How can we crack down on Cyberbullying?

Find the bullies on their favorite hangout; Facebook!

As a victim of childhood bullying, I know the classic forms of terrorizing that would take place in schools. Nothing beats a good ol’ physical altercation, but then there was always my favorite tactic employed by the more civilized bully; mental warfare.

The onslaught of after school cyber hangouts have taken this idea of mentally attacking someone to an entirely new level that has taken a toll on many victims of bulling. Not only are these kids not feeling safe in school, but their online persona is also attacked. It’s like the only way they can get out of the constant bullying is to withdraw from not only the physical world, but the cyber one as well.

So how does the media handle such terrible information? Well, Time Warner and Facebook have teamed up to start a campaign that will hopefully drive the anti-bullying message home with kids and young teens. They’re trying to get kids to speak out about any bullying they see with ads on Cartoon Network, but I’m not sure how willing a child will be to break the silence.

Sheryl Sandberg, Facebook’s chief operating officer, says that working together with parents and teachers will be the best way to teach students to speak out. I guess I agree with her, but I feel like it’s gonna take years before we see any improvement.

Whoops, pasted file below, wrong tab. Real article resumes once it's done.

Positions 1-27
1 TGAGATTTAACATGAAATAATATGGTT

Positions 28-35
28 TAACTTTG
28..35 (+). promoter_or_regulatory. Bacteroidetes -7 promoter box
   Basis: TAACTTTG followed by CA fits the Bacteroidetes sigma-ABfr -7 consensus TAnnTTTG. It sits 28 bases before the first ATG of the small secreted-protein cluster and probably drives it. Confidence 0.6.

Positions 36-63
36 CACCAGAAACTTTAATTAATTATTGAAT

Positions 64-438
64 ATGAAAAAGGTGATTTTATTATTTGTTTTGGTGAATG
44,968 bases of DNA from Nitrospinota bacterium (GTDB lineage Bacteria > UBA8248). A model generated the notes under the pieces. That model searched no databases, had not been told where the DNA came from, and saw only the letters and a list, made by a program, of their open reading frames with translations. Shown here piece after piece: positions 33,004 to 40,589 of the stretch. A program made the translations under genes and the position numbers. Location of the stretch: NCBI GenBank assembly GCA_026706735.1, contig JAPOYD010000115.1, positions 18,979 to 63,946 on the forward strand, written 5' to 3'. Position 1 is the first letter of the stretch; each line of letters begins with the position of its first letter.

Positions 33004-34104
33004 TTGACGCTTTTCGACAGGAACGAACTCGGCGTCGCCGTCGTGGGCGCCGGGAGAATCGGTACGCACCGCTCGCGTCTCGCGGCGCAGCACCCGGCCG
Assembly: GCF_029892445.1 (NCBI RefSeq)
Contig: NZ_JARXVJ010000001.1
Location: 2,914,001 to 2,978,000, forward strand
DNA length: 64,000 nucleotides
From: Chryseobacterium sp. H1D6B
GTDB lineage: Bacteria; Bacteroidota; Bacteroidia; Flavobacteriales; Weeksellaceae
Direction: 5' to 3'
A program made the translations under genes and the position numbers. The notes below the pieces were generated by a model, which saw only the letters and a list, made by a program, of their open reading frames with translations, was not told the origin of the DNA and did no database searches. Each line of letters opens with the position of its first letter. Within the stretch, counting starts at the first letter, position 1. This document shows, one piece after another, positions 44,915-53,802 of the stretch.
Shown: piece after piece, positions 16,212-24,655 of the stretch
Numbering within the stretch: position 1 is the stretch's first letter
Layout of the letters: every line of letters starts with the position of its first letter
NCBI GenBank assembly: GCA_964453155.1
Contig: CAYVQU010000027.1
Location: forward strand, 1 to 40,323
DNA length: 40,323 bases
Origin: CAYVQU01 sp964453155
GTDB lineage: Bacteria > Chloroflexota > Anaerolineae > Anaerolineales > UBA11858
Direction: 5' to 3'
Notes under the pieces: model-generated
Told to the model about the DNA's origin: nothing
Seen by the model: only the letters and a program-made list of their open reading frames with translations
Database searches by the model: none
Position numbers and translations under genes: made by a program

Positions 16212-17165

Real life is one thing, but how long does it take to get the virtual gum out of your hair?



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3 Responses to How can we crack down on Cyberbullying?

  1. Kelly says:

    I agree that it will take a while – doesn’t it seem like adults should be able to override online content of minors, instantly? I am, and have been for a while, surprised that the “report abuse” option is not more immediate. The issue of censorship v. bullying certainly will continue to be a hot topic.

  2. student says:

    I also agree , but it makes me wonder, once again, if it was the right move to open Facebook up to children. These kids aren’t even old enough to vote, yet we’ve opened them up to a whole new cyber world and we’re not allowing parents to maintain instant control over what they see when they see it.

  3. Jackie says:

    Parents have to be involved. It is not responsible parenting to let your child loose on Facebook or any other social media site out there without providing supervision. They are kids, they are still learning and growing. When they are friends with older people, they see what they are doing, they want to be “cool” like them. They imitate what they want to be, if they aren’t corrected, they never learn. Parents and other adult influences involved with a kid’s Facebook page have to teach kids, the good and the not so good, right from wrong.